There are four limitations of the present study. First, we cannot exclude the possibility of unadjusted confounders during propensity score matching and IPTW. We systematically searched for published studies and drew directed acyclic graphs, but using the selected survey and modeling method, we cannot exclude the presence of unmeasured confounders. Second, the sample size might have been small to sufficiently identify risk factors via propensity score matching. To ensure the representativeness, we checked the correlation of (i) the proportion of older adults aged 75 years and older and (ii) the participants per population size across prefectures, and the resulting R2 being 0.94 reflects the fact that older people were geographically balanced in their sampling frequency. A larger sample size with additional variables is needed in future studies. Third, estimated ORs were retrieved from the survey of people aged 75 years and older; the actual population-based estimate for people aged 65 years and older may be smaller than our calculation. Thus, discussions over more precise policy-related goals require similar surveys addressing this point. Fourth, some parameters were retrieved for all of Japan whereas the proposed model was restricted to Tokyo. This model specifically captures the situation in Tokyo, which, despite having one of the lowest proportions of older adult people in Japan, still records one of the highest numbers of heatstroke incidents per year. Japan, with its elongated geography from north to south, has diverse summer temperature environments across its regions. However, it’s well known that a dose–response relationship exists between the daily maximum WBGT and the number of heatstroke cases in Japan all prefectures (49). Given the availability of similar data like this study, it could be possible to apply this model to other regions of Japan. Nevertheless, differences in regional factors such as the urban heat island effect and population characteristics demand caution when generalizing these findings. Further studies are needed to identify risk factors for all of Japan and to develop a representative prediction model using different geographic and temporal settings.

Despite these limitations, we successfully estimated the future number of heatstroke-related ambulance transports using climate change scenarios in Japan. We found that even with a 70% relative reduction in all identified risk factors under RCP 2.6, 4.5, and 8.5, the resulting relative decrease in heatstroke would be approximately 40%. Even if carbon neutrality were achieved, we estimated that the number of ambulance transports owing to heatstroke would exceed the 5-year median in 2015. Aiming to achieve carbon neutrality as the temporary goal, it is advisable to implement adaptation measures to reduce the risk of heatstroke among older adults.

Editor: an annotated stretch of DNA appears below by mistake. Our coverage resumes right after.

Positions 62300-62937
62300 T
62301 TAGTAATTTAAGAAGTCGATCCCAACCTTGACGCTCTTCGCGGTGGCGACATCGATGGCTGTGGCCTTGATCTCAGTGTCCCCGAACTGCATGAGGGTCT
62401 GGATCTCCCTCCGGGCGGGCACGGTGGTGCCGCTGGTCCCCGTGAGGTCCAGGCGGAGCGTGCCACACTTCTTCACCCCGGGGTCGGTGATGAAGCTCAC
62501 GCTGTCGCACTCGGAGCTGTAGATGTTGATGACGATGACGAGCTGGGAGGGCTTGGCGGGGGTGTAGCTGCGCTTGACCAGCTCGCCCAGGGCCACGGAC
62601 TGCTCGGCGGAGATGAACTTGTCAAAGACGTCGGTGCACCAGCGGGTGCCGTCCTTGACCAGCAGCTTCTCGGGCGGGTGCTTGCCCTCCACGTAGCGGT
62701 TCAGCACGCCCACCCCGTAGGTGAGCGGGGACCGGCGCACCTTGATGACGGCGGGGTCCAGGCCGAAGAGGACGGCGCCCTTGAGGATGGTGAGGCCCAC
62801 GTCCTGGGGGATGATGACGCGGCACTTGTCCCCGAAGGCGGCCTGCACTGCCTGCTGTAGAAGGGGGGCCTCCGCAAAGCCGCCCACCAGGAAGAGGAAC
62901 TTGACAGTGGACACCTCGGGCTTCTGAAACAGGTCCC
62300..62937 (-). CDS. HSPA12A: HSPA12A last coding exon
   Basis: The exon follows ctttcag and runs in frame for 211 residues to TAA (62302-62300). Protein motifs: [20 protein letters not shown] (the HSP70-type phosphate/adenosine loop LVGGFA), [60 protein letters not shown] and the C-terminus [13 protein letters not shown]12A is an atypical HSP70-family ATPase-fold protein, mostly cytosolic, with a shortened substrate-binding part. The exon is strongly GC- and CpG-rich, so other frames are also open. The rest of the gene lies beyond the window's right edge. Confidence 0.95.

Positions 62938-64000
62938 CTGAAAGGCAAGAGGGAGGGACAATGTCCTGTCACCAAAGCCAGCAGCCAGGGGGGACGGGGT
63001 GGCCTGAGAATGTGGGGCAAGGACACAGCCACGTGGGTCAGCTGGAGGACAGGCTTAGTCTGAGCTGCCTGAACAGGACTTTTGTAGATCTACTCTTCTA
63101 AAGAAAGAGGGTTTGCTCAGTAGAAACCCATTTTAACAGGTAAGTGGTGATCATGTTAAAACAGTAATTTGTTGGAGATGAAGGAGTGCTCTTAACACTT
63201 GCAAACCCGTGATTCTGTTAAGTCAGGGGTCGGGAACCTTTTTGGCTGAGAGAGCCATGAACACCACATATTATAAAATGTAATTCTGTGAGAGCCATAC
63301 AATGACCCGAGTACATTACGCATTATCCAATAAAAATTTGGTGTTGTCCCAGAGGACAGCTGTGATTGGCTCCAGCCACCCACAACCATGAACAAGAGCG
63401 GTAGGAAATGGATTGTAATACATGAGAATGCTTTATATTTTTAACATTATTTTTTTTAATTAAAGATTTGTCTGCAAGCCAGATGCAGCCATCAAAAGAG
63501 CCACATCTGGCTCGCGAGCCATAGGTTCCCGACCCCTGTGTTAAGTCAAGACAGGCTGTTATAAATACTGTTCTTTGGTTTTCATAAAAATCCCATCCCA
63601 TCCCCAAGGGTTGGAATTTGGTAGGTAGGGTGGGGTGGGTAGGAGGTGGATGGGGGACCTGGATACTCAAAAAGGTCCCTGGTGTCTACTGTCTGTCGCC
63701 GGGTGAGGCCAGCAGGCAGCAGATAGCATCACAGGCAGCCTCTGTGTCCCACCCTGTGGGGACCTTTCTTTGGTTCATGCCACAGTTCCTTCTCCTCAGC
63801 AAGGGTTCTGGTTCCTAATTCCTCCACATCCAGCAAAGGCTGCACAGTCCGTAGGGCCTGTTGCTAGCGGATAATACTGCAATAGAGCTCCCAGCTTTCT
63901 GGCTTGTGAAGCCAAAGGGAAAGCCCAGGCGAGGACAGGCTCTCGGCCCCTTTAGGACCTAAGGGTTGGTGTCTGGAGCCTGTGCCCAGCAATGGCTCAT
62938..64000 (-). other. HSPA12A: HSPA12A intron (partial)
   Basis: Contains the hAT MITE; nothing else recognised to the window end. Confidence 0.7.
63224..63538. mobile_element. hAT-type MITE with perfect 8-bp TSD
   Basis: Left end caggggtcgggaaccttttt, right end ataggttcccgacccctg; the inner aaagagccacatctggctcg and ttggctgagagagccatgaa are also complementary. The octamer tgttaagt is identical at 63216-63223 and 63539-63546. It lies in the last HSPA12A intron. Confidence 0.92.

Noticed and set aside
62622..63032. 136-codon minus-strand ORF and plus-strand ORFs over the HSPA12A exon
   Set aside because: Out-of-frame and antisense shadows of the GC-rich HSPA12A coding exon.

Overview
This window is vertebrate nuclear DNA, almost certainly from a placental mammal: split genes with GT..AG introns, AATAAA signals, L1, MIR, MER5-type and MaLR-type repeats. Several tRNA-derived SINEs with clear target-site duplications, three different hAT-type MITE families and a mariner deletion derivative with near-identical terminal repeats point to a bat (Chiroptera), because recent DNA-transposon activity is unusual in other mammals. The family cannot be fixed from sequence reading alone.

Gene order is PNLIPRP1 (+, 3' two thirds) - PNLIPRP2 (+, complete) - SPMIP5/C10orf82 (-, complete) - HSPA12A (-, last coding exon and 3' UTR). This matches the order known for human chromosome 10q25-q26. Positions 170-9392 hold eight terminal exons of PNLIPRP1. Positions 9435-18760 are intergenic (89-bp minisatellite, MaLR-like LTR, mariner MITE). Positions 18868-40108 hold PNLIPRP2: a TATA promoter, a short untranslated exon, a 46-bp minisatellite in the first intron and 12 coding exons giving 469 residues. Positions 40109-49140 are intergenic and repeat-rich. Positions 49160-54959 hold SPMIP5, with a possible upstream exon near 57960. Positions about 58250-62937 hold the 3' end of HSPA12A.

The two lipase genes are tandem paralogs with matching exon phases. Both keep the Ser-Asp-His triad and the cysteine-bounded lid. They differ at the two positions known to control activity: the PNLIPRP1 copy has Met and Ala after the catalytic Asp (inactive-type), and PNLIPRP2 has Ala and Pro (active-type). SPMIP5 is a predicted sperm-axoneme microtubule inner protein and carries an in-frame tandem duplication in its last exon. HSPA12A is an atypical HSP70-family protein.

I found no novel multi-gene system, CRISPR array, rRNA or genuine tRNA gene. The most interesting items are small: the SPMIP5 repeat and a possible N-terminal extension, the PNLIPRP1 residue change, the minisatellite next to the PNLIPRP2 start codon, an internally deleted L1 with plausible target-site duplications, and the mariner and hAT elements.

5. Conclusion

The number of heatstroke-related ambulance transports among people aged 65 years and older in Tokyo was projected through 2100 under various climate change scenarios. In a cross-sectional survey, intervenable factors for heatstroke were shown to be (i) living alone, (ii) inability to drink water independently, and (iii) absence of air-conditioning, and we estimated their effect sizes. To reduce the future burden of heatstroke below historical levels, heatstroke adaptation measures are vital, even in a carbon-neutral scenario. To be comparable to carbon neutrality, future climate change under RCP 2.6 would require a 30% relative reduction in all three identified risks from 2060, and RCP 4.5 would require a relative reduction of 70% or more from 2050. In the case of RCP 8.5, even a 100% reduction would not be comparable to RCP 1.9, calling for serious mitigation measures. If aiming to achieve carbon neutrality as the temporary goal, it is advisable to implement adaptation measures to reduce the risk of heatstroke among older adults. Based on our findings, a variety of stakeholders can smoothly consider future preparedness plans. For instance, local government could help establish a system that identifies a household at high risk of heatstroke in older people, prioritizing tailor-made interventions for those at risk as part of mitigation strategy (50). Furthermore, these insights could also assist community caregivers and senior citizens themselves to properly understand the forthcoming risk and potentially mitigate future heatstroke risks.

Data availability statement

Publicly available datasets were analyzed in this study. This data can be found here: original data, including modeled climatological data for the period 2015–2019 and empirical data on heat-related ambulance transports, are openly shared as online supporting material (3234, 36, 37).

Ethics statement

Informed consent was obtained via internet from all participants in the cross-sectional survey. After the completion of the survey, Mellinks Ltd. collected and anonymized data in such a way that it could not be traced back to any personally identifiable information. The cross-sectional survey was approved by the Ethics Committee, Kyoto University Graduate School and Faculty of Medicine (no. R3120). The study complied with the Declaration of Helsinki, 2013.